Companies are shifting ownership of health benefits to their employees through private health insurance exchanges--but at a slower rate than some predicted, according to a recent survey from Bswift.
After surveying about 500 benefits decision makers at companies with at least 50 employees, Bswift, an insurance exchange company that's owned by insurer Aetna, found that just 5 percent of large employers currently offer a private exchange for their employees, and only 6 percent are considering one for next year.
"There has been a lot of debate about whether or not employers are moving en masse to a radical new private exchange model," Bswift CEO Rich Gallun said in a statement. "The bottom line is that they are incrementally shifting ownership of the benefits spend to their employees."
Despite news that private exchanges are increasingly popular, including experts predicting they'll see 300 percent growth this year and that the exchanges will continue growing through 2018, as FierceHealthPayer has reported, the survey proves otherwise.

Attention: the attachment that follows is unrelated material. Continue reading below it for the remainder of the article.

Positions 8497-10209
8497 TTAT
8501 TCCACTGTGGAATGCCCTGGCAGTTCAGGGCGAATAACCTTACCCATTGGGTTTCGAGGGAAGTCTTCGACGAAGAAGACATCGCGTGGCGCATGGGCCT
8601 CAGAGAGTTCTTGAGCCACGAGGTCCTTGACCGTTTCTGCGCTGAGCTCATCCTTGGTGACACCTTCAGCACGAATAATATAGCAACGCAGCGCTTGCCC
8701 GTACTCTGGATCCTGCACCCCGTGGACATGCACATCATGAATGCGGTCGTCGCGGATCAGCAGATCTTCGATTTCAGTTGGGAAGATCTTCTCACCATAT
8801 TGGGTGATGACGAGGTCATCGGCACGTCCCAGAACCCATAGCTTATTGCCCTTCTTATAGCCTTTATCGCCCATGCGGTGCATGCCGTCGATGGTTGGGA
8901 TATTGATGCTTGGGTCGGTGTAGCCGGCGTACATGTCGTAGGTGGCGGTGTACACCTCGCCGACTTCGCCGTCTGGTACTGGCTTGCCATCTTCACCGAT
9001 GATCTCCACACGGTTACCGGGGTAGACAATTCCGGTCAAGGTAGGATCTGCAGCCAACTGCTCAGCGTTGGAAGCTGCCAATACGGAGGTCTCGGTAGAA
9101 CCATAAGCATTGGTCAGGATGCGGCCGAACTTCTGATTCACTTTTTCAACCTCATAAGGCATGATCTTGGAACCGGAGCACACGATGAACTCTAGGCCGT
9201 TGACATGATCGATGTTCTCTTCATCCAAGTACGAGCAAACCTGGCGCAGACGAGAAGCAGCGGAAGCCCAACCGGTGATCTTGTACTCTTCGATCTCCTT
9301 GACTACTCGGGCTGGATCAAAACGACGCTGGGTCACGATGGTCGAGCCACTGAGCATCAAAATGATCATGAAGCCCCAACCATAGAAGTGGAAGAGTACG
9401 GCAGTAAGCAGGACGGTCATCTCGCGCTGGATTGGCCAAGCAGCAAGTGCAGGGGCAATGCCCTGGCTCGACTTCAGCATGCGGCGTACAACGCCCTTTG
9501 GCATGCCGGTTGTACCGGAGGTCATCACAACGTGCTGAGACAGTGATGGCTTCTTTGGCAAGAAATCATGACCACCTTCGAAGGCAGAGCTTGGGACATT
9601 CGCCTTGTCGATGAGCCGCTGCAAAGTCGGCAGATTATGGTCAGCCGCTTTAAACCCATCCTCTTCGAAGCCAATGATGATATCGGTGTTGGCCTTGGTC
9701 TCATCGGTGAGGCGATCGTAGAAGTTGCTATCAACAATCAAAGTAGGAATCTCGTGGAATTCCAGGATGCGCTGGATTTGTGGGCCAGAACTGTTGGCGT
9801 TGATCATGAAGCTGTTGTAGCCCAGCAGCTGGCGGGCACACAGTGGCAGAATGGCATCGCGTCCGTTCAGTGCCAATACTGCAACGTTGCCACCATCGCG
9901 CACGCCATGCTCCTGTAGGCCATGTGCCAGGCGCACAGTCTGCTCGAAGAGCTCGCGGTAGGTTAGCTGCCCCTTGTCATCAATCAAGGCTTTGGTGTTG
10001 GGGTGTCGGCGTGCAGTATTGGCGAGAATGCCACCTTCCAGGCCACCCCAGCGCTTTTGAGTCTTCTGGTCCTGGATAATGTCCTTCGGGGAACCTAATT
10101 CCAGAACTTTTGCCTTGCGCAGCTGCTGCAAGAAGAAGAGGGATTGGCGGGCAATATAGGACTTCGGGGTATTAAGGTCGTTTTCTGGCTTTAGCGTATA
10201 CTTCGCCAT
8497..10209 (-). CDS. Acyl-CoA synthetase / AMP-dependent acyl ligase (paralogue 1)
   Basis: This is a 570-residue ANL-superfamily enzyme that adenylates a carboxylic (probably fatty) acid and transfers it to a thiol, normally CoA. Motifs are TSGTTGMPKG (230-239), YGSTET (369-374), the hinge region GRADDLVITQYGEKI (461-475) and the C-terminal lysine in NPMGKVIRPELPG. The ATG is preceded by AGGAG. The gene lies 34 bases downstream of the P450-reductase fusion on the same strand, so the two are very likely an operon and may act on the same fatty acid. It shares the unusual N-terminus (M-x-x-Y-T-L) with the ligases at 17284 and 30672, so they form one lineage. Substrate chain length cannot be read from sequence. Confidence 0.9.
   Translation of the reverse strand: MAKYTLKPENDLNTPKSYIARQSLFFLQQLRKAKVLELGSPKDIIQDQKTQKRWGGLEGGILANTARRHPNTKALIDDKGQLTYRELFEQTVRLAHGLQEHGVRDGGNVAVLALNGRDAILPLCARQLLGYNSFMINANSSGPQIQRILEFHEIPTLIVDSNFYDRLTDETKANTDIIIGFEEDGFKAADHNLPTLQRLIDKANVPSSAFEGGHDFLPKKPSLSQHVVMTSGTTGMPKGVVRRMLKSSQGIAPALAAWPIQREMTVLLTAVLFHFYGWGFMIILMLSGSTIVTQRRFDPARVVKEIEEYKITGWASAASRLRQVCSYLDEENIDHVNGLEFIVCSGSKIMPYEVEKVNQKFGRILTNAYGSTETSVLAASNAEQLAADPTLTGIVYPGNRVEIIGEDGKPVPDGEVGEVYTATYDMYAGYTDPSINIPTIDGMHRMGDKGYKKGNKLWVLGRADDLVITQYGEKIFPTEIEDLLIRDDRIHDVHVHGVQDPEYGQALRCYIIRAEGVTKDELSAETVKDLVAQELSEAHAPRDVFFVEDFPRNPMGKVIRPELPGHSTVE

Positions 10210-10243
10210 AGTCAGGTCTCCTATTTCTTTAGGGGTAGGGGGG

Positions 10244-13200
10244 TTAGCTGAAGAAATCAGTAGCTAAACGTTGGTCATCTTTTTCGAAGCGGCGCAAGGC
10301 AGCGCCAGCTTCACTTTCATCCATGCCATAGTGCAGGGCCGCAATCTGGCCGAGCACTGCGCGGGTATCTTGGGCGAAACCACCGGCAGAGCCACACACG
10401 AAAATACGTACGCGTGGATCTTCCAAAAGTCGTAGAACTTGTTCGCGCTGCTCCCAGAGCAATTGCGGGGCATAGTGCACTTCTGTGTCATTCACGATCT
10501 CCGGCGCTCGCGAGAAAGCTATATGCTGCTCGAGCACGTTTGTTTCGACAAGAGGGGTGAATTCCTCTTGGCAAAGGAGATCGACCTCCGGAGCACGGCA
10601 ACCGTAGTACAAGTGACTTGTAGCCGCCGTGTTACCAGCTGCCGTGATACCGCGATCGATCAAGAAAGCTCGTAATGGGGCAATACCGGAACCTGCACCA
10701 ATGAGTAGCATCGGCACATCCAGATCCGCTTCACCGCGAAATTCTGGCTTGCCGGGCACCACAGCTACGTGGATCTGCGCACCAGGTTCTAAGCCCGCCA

Bswift suggests that's partly because there is no standard definition for "private exchange." Plus, most companies aren't completely replacing their current benefits program. They're instead taking a slow, phased approach to incorporating exchange components.
Meanwhile, the survey also found that employers are giving their workers more "skin in the game" with their increased wellness program incentives.
In fact, 40 percent of large employer respondents with wellness programs said they offer annual incentives of $500 or more, a 29 percent increase from 2013. They're also using social tools, including fitness challenges, more often to engage employees in their wellness programs.